Date of Award


Degree Name

Leadership Studies


College of Education and Professional Development

Type of Degree


Document Type


First Advisor

Dr. Charles Bethel, Committee Chairperson

Second Advisor

Dr. Dennis Anderson

Third Advisor

Dr. Christi Camper Moore


This study explored the practices that can mitigate a hostile school climate for lesbian, gay, bisexual, transgender, and queer (LGBTQ) youth and the barriers that negatively affect implementation of those practices. LGBTQ youth are at higher risk for bullying, harassment, and other characteristics of a harsh learning environment, which can result in negative outcomes, both short- and long-term. Principals of West Virginia public high schools were surveyed to collect data on the frequency at which LGBTQ-supportive practices are implemented in their schools and the barriers, if any, they faced. A total of n = 29 (x̄ = 27.6%) participants completed the survey instrument designed to collect data related to the research questions. Data were analyzed to determine which practice(s) LGBTQ youth in schools represented by the sample are most likely to have access to and which practice(s) they are least likely to encounter. Supportive school personnel was the practice most likely to be implemented and a GSA was the practice least likely to be implemented. The barriers reported by principals were most often in the form of stakeholder groups located outside of the school (external). Based on dependent t-tests, no statistically significant difference was observed in the frequency high school principals reported barriers both by type (stakeholder group and logistical component) and location (internal and external). Further research is needed to better understand how the barriers explored in this investigation affect school climate for LGBTQ youth.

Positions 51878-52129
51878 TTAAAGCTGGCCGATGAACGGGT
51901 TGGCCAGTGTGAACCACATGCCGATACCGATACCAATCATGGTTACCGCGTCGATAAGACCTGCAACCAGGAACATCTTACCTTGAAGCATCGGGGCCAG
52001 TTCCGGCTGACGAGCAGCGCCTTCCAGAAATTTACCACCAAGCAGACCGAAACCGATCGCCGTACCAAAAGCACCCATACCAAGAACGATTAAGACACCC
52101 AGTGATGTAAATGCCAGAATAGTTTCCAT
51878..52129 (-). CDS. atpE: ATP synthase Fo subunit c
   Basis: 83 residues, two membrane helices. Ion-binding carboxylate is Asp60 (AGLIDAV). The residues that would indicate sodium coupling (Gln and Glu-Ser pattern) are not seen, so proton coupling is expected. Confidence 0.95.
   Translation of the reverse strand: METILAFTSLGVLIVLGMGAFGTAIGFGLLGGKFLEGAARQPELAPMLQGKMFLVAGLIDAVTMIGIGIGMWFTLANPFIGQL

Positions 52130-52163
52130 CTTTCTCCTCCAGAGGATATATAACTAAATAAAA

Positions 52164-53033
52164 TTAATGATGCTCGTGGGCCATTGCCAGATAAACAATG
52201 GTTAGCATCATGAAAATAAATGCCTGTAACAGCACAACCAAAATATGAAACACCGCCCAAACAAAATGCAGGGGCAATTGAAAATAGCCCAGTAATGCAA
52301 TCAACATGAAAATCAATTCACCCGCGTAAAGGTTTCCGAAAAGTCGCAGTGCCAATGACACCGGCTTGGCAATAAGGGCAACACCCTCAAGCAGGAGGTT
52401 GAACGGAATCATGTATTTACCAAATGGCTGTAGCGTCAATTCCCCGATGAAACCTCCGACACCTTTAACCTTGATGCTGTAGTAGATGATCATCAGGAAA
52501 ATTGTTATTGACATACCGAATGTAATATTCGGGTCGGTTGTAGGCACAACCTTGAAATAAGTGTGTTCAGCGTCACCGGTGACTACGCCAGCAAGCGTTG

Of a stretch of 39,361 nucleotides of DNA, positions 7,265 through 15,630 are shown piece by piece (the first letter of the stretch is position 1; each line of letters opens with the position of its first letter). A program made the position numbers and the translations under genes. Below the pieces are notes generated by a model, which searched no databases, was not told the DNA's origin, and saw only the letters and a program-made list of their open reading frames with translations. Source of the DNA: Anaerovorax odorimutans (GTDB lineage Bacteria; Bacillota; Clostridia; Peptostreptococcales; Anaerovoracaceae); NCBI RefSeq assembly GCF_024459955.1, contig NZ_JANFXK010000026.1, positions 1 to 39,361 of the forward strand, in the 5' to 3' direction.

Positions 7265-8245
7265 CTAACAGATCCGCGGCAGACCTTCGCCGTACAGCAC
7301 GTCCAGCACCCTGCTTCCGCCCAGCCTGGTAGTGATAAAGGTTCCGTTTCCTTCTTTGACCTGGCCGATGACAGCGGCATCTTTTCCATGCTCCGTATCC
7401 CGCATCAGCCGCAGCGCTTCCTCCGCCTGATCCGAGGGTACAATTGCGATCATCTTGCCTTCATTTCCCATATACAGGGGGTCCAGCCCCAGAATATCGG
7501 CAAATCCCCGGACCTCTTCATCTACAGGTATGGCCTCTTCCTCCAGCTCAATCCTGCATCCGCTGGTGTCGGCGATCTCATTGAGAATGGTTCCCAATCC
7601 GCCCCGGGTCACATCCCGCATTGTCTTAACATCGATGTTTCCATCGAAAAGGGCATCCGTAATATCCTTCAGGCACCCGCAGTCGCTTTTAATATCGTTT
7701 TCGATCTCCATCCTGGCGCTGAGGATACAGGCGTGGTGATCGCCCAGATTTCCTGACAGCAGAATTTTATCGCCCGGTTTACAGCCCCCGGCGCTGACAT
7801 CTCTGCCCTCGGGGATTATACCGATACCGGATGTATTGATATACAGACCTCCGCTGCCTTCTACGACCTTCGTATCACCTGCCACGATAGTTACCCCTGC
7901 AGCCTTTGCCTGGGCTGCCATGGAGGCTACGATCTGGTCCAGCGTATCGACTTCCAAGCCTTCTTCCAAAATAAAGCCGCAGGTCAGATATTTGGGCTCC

Sexual minorities.

High school environment – West Virginia.